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Farmers' Unions

Volume 934: debated on Thursday 30 June 1977

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asked the Minister of Agriculture, Fisheries and Food when he will next meet the presidents of the farmers' unions.

I have no specific plans for a meeting with the presidents, but my Department keeps in close touch with the industry on matters of interest.

In view of the fact that the French Government, through their controlling organisations, have once more closed their markets to our export of sheepmeat—causing price difficulties for our producers and even leading, perhaps, to the export of more live animals to France—will the Secretary of State be able to report to the presidents when he next meets them any action that is taken towards securing an interim sheepmeat régime in the CAP?

That is a very difficult question. This is a personal view, and I may be proved wrong, but I doubt whether there are any proposals for an interim régime capable of being accepted by all nine members of the Council. What I suspect will happen is that a little later in the autumn we shall get proposals for a definitive régime.

Does the right hon. Gentleman agree that the next time he meets the farmers' unions leaders it is important that he discusses ways of implementing the fulfilment of the policy "Food from Our Own Resources" so that farmers can plan on a longer-term basis? Does he further agree that over the last two or three years there has been considerable uncertainty in farming circles as to how exactly they can plan for the future?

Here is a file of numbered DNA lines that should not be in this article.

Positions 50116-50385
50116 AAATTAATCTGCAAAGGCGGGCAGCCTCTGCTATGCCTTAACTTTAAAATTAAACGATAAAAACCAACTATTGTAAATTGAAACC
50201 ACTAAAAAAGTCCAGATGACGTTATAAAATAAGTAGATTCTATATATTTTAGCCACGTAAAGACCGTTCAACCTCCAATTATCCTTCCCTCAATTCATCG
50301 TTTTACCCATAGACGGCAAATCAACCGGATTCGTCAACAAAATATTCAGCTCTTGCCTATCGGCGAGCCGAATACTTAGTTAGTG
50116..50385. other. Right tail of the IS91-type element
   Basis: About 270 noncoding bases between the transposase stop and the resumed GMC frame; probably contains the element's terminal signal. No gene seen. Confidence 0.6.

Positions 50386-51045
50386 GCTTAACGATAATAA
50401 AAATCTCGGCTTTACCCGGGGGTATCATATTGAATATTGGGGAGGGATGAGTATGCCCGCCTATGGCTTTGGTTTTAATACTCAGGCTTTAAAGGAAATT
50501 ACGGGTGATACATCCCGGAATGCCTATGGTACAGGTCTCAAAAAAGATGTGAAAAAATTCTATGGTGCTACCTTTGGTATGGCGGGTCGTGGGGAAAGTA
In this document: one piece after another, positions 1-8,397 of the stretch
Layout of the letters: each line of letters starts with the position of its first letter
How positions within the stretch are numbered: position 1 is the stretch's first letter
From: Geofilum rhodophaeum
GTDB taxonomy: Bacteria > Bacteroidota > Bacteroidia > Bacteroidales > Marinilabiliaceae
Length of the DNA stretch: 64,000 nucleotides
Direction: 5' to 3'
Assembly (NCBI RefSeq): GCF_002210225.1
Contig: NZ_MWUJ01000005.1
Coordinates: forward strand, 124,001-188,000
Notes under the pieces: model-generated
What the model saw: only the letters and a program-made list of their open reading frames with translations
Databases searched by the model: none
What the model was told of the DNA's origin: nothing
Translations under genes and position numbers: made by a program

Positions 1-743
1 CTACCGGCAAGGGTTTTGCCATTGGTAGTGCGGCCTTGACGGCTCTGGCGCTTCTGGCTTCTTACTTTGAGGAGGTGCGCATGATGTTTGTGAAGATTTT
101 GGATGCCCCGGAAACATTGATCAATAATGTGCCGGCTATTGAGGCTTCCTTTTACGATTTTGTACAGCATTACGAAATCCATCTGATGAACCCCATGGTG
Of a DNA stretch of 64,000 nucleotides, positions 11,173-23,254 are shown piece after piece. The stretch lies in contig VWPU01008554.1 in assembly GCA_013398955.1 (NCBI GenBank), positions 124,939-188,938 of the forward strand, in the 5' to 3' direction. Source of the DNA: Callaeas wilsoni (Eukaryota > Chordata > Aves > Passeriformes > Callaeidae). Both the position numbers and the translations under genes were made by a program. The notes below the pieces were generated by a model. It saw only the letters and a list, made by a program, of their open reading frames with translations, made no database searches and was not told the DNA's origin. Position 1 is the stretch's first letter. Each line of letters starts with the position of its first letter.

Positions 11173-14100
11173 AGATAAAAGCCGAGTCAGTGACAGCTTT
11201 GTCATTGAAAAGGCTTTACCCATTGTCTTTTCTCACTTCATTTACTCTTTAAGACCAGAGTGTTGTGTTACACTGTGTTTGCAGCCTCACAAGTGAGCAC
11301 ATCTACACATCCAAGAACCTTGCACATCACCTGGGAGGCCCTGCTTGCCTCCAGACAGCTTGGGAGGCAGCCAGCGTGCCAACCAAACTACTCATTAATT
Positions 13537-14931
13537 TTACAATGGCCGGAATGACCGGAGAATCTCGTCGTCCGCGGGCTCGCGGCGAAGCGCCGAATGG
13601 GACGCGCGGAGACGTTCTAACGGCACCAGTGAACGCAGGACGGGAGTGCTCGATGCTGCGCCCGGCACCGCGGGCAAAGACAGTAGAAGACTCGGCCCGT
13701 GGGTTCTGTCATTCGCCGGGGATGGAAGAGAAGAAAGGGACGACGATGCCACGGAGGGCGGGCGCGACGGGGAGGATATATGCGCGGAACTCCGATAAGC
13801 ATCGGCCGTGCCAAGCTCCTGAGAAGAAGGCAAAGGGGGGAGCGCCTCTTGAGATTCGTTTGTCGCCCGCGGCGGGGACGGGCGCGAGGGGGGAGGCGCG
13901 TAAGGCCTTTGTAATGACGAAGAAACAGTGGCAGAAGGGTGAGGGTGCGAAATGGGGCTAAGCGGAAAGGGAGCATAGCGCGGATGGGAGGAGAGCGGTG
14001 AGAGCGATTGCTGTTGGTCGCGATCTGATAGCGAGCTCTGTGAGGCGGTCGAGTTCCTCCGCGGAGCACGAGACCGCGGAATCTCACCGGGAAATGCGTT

There is a great deal of truth in what the hon. and learned Member for Montgomery (Mr. Hooson) says. Of course, despite what was said a moment ago, the Labour Government are not totally responsible for the drought two years in succession, and that had some effect on "Food from Our Own Resources". What I intend to do is to get an urgent up-dating of that White Paper. I should like to keep it continually under review so that whether one goes for a 2·5 per cent. projection or whatever one will always have some degree of certainty for farmers.

When my right hon. Friend next meets the presidents of the farmers' unions will he point out that if the Government accept their advice to phase out the MCAs the level of imported wheat would rise from about £50 a ton to about £80 a ton? That would thus give a price to the wholesalers of this country of roughly two or three times the world price, which would be a cost to the British consumer and a gain to the farmer, and the farmer alone.

Of course, my hon. Friend is absolutely right. I said a moment ago in answer to the hon. Member for Holland with Boston (Mr. Body) that the high cereal prices was the villain of this piece. The fact is that this is what makes life difficult in some sections of the livestock industry and, indeed, for consumers as well.

We all welcome the right hon. Gentleman's statement that "Food from our own resources" is going to be brought up to date. Will the Secretary of State take the opportunity to make absolutely clear in its successor how the laudable aims which are expressed are to be brought about?

Certainly. "Food from our own resources" was certainly based upon one proposition that is incontrovertible—it was written on the basis either of our continuing in the Common Market or of our leaving the Common Market. Some of the White Paper will have to have the position totally updated and will include a number of plans. Incidentally, I would also want it to deal more fully with horticulture than its predecessor did.